So what does the human right to water and sanitation actually look like?

by | Apr 15, 2015 | Blogs

To help answer this question, the National Association of Youth Organizations (NAYO) working with the Public Participation Platform members under the National Association of Non-Governmental Organisations in Zimbabwe, has developed a set of indicators to track the government’s progress in realising the human right to water.

The Public Participation Platform conducted research in 6 districts (includes urban and rural wards) – Chimanimani, Chivi, Gweru, Hwange, Mangwe and Marondera – using the AAAQ framework, a tool developed by the Danish Human Rights Institute, to assess whether their right is being met. The results are striking:


According to WHO between 50 and 100 litres of water per person per day are needed to ensure most basic needs are met and health risks kept at a minimum. But the AAAQ household questionnaire survey results show four of the study districts falling short of this international standard. The average availability ranged between a high of 100 litres per capita per day in Hwange and a low of 9.5 litres in Marondera. The average water availability for the other districts were Mangwe 57.5 litres per capita per day, Chimanimani 14.6 litres, Gweru Urban 28.5 litres, Gweru Rural 28.2 litres and Chivi 27.5 litres.

Water supply disruptions result in residents collecting additional water from alternative, albeit free, sources that are usually unsafe – such as protected and unprotected deep wells, a dam reservoir serving Marondera town and burst connections on main holes. Across the study districts, Marondera Urban had the highest percentage (87.6) of residents reporting collection of additional water from alternative sources.


The household survey revealed different primary water sources for urban and rural residents. Boreholes were identified as the dominant primary water source in all the districts except Hwange where piped water into dwellings was given as the primary source. Other sources included dams, protected and unprotected wells. Except for the few households with boreholes and piped water within homesteads, the majority of residents of study districts access water from communal boreholes. 67.7 percent across all the study districts reported sharing communal boreholes with at least 100 other households.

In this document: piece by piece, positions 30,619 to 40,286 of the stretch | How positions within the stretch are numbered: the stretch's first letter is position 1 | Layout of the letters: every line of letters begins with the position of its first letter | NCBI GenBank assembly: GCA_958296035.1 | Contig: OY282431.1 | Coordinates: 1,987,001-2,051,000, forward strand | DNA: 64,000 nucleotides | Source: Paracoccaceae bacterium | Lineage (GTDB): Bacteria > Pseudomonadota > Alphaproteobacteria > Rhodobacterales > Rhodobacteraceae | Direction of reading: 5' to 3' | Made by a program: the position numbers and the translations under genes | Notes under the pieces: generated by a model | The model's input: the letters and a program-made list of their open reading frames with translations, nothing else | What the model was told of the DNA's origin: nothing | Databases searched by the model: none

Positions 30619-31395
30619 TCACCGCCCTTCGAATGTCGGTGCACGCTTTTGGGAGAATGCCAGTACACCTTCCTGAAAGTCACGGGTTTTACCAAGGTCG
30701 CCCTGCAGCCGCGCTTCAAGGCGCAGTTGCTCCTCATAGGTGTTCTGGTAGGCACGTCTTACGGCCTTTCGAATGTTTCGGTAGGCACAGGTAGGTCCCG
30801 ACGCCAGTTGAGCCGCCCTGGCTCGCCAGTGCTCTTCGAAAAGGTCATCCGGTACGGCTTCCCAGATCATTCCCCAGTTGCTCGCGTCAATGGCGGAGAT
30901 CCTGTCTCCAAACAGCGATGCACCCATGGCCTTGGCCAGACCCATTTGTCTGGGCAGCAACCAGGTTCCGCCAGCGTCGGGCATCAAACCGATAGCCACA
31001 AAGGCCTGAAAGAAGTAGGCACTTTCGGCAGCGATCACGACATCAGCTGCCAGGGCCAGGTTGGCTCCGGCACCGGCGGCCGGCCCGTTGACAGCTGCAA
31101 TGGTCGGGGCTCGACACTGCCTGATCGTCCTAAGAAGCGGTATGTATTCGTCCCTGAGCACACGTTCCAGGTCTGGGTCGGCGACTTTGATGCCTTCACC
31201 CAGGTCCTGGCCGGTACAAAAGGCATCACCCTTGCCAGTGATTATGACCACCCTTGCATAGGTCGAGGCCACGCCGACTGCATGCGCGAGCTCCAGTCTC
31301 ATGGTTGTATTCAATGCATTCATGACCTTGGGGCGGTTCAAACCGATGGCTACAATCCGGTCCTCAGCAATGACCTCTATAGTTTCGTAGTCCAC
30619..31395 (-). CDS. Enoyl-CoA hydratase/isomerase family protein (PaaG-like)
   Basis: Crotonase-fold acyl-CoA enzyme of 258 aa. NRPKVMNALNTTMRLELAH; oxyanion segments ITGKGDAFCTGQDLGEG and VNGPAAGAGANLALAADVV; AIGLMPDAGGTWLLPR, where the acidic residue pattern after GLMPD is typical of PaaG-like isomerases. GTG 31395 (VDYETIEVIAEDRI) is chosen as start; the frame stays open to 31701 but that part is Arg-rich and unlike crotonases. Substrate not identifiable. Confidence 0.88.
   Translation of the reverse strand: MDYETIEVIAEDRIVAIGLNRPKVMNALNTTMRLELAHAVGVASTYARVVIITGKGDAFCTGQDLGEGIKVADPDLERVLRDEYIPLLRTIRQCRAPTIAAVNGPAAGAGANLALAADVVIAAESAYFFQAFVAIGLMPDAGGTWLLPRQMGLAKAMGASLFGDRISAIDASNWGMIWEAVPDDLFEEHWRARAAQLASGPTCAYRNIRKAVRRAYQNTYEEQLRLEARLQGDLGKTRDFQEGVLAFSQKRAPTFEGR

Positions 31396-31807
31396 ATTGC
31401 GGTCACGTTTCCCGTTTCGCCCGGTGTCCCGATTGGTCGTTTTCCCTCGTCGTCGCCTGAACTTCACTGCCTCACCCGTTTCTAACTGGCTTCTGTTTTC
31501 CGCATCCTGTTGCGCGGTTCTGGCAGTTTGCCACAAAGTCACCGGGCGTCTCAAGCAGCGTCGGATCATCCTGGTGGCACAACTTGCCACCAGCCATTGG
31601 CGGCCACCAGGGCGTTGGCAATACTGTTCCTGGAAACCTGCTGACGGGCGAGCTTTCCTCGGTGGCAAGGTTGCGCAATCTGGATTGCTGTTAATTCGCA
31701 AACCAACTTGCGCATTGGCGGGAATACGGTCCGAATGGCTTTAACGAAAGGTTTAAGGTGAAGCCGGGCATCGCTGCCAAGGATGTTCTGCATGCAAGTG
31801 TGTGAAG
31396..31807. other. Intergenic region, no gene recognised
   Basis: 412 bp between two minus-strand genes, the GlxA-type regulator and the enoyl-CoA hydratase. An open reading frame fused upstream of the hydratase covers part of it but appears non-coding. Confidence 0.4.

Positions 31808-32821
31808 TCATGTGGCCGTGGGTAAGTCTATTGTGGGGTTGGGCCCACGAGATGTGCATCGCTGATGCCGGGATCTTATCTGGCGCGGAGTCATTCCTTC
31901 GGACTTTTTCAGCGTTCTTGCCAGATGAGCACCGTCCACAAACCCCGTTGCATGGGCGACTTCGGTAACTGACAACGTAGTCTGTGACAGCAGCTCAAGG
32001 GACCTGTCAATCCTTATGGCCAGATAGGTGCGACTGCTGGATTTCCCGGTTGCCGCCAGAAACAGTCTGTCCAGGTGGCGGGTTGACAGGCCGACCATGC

International standards stipulate that a person should travel less than 1km and take less than 30 minutes to collect water if it is outside one’s dwelling. High proportions of residents in rural areas in Chivi (40%), Mangwe (39%) and Gweru Rural (26%) travel more than 1km to collect water. Extreme cases were reported in rural areas of the same districts were some residents travel between 5 and 10km to collect water. This most adversely affects the elderly and people living with disabilities.

Average amounts spent on water by residents range between $1.81 per month per household in Mangwe and $39.94 in Hwange. Focus Group Discussions (FGDs) indicated that these are amounts that most households find difficult to raise because of the prevailing economic hardships. Household incomes are mainly from self or informal employment.


The household questionnaire survey and FGDs revealed that acceptability of water positively correlates with water quality. Water has to be of an acceptable colour, taste and odour but between 11 – 52% of residents in all communities expressed dissatisfaction with water they receive.


Chivi residents pointed to occasions of dissatisfaction when water from underserviced boreholes is oily and reddish in colour. Mangwe residents also highlighted the problem of water being sometimes salty and difficult to drink. Marondera residents complained of bad colour and odour of water that they sometimes receive.


It’s clear that many individuals are being denied their human right to water and sanitation but the Public Participation Platform which NAYO is part of are using this evidence to push their government to improve the situation, as part of the Keep Your Promises campaign.

This involves developing a National Plan of Action on Citizen Participation in Water based on the AAAQ research, targeting state, donor and WASH actors. To aid this, NAYO is creating links between the most affected citizens at a community level who are grappling with water availability, and their councillors, mayors and parliamentarians.

Youth is a driving force too, with young people demanding accountability, participation and non-discrimination in delivery through debates and workshops between youth advocates and state actors.

Another project run by NAYO, the Child Friendly Budgeting Initiative further promotes youth involvement. Water is critical as it adversely affects directly school attendance, health and wellbeing, socialization and their safety (vulnerable to abuse, harassment and violence at water points). Young people use Community Score Cards and Report Score Cards at Ward level to assess service delivery and engage directly.

Tying into the human rights work, NAYO is running an “anti-prepaid water meter resistance campaign” joining hands with labor unions, resident associations; women led organizations, human rights institutions and social movements.

It’s a fight against exclusionary practices in implementation of metering – practices that work against the citizen participation that is necessary for good governance. It also hits on the issues of availability, accessibility and quality. Setting measurable standards to uphold has to be at the heart of any installation.